Monday, July 30, 2012

An essay worth re-reading: Welcome to Holland

I’m buying a new computer soon, so started to clean out files today in anticipation of the transfer from old to new. A real spring cleaning was in order.  I’ve got dozens and dozens of documents stored away that I no longer need, not to mention, dare I say, hundreds of emails that should have made it into Trash, or at least folders, years ago. 

I found plenty of junk to delete, including plans for trips taken and files on subjects I’m no longer interested in. But I also found precious documents and correspondences that I hadn’t looked at in years. Coming back to them now was like reading a diary from years past. My files and emails tracked my life and the people in it.  I loved the email from my daughter telling me how much she loved me, and felt rather proud while rereading an essay I had written years ago for a diabetes education course I had taken.

One of the documents I had saved on my computer maybe ten or more years ago, then proceeded to forget about it. It's an essay called “Welcome to Holland”, written in 1987 by Emily Perl Kingsley. I remember first reading it relatively soon after our son was diagnosed with Fetal Alcohol Syndrome (as it was called then), and finding it quite brilliant, and even helpful as I began taking my first steps toward adjusting to the realization that my son had a disability.

The essay, written in the second person, employs a metaphor of excitement for a vacation to Italy that becomes a disappointment when the plane lands instead in Holland.

 "Holland?!?" you say. "What do you mean Holland?? I signed up for Italy! I'm supposed to be in Italy. All my life I've dreamed of going to Italy."

I’m glad I found the essay again in my files. It’s one I won’t be deleting. I think it’s so good, I’d like to share it with you. Many of my readers may already be familiar with “Welcome to Holland”, but for those of you who aren’t, I hope it’s a pleasant, eye-opening and even inspirational read. 

Welcome to Holland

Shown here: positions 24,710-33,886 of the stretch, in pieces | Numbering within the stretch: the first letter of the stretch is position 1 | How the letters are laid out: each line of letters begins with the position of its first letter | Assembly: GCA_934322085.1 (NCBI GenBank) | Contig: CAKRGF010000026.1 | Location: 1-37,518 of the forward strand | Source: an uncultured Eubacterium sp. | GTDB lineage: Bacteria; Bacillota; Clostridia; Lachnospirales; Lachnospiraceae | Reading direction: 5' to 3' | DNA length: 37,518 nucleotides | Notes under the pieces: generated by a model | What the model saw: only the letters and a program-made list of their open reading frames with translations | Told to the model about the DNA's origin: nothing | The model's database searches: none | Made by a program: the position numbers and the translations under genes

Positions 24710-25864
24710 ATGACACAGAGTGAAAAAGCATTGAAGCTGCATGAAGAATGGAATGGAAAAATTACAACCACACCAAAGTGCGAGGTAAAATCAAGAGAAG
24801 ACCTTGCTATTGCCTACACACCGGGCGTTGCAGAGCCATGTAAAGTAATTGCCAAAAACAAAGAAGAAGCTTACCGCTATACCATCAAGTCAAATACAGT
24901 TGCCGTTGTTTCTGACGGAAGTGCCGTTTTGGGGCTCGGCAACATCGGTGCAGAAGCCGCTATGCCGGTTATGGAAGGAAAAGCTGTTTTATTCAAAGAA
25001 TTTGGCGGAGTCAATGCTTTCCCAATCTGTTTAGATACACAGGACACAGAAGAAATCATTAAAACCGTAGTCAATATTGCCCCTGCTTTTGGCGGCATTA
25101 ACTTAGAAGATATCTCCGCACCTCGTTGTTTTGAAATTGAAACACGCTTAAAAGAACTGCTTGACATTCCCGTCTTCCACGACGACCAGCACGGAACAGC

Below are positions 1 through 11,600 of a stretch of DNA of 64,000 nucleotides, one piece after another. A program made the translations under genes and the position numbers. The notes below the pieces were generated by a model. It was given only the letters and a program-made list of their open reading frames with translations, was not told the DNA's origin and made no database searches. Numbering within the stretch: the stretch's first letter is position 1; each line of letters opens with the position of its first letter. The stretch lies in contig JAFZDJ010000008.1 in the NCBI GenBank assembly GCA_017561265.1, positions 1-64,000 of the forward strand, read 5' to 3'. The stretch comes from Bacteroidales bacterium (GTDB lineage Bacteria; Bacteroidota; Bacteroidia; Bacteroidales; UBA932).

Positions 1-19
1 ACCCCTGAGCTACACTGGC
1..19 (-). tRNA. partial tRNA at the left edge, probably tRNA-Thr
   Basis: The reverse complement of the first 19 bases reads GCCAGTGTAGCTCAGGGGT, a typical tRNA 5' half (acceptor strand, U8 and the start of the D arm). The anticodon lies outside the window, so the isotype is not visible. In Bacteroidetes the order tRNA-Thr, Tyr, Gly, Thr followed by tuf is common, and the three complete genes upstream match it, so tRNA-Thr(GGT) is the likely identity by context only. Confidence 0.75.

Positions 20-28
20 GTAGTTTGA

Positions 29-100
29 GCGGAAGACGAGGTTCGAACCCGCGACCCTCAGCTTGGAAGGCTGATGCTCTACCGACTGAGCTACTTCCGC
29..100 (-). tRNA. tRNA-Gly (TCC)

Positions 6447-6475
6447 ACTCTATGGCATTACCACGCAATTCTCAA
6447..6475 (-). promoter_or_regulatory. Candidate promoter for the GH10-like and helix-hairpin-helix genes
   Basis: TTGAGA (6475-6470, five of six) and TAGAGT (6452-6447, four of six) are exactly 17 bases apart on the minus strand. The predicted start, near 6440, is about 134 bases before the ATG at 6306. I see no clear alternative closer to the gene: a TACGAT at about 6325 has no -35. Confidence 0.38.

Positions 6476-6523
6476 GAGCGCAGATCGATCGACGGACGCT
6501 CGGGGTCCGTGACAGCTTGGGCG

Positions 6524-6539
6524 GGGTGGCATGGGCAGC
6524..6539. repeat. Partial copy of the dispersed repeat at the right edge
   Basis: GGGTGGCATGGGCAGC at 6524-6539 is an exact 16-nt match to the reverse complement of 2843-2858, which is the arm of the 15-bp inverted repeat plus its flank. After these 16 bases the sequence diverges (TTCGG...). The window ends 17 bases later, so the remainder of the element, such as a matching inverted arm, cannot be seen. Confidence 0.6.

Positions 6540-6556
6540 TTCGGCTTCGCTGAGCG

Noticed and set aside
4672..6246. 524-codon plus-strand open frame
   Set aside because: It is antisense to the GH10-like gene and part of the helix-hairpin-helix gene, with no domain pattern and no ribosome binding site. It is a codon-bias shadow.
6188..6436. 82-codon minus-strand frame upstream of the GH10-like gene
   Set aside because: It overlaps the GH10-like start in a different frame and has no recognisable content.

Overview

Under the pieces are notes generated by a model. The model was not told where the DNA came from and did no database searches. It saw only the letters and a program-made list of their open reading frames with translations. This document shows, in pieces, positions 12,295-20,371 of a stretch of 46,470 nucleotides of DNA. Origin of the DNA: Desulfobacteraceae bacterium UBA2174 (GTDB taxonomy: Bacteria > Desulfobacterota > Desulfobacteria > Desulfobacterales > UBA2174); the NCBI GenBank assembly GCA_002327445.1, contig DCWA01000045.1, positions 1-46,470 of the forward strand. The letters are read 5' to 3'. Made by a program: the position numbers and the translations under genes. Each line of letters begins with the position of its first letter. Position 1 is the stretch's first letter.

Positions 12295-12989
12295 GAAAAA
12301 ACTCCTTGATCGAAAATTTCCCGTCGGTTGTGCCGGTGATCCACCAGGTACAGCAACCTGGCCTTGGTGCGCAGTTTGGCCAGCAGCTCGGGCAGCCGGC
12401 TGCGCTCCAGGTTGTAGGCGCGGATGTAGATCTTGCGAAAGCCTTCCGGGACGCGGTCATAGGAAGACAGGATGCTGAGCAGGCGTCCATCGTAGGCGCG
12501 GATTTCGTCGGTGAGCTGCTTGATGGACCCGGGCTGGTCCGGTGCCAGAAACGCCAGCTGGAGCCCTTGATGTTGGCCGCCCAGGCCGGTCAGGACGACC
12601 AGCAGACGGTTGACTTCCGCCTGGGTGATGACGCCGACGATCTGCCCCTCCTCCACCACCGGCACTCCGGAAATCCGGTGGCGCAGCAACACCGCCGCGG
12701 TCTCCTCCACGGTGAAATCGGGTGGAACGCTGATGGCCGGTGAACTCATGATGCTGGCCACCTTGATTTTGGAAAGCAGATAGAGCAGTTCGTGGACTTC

I am often asked to describe the experience of raising a child with a disability - to try to help people who have not shared that unique experience to understand it, to imagine how it would feel. It's like this...

When you're going to have a baby, it's like planning a fabulous vacation trip - to Italy. You buy a bunch of guide books and make your wonderful plans. The Coliseum. The Michelangelo David. The gondolas in Venice. You may learn some handy phrases in Italian. It's all very exciting.

After months of eager anticipation, the day finally arrives. You pack your bags and off you go. Several hours later, the plane lands. The stewardess comes in and says, "Welcome to Holland."

"Holland?!?" you say. "What do you mean Holland?? I signed up for Italy! I'm supposed to be in Italy. All my life I've dreamed of going to Italy."

But there's been a change in the flight plan. They've landed in Holland and there you must stay.

The important thing is that they haven't taken you to a horrible, disgusting, filthy place, full of pestilence, famine and disease. It's just a different place.

So you must go out and buy new guide books. And you must learn a whole new language. And you will meet a whole new group of people you would never have met.

It's just a different place. It's slower-paced than Italy, less flashy than Italy. But after you've been there for a while and you catch your breath, you look around.... and you begin to notice that Holland has windmills....and Holland has tulips. Holland even has Rembrandts.

But everyone you know is busy coming and going from Italy... and they're all bragging about what a wonderful time they had there. And for the rest of your life, you will say "Yes, that's where I was supposed to go. That's what I had planned."

And the pain of that will never, ever, ever, ever go away... because the loss of that dream is a very very significant loss.

But... if you spend your life mourning the fact that you didn't get to Italy, you may never be free to enjoy the very special, the very lovely things ... about Holland.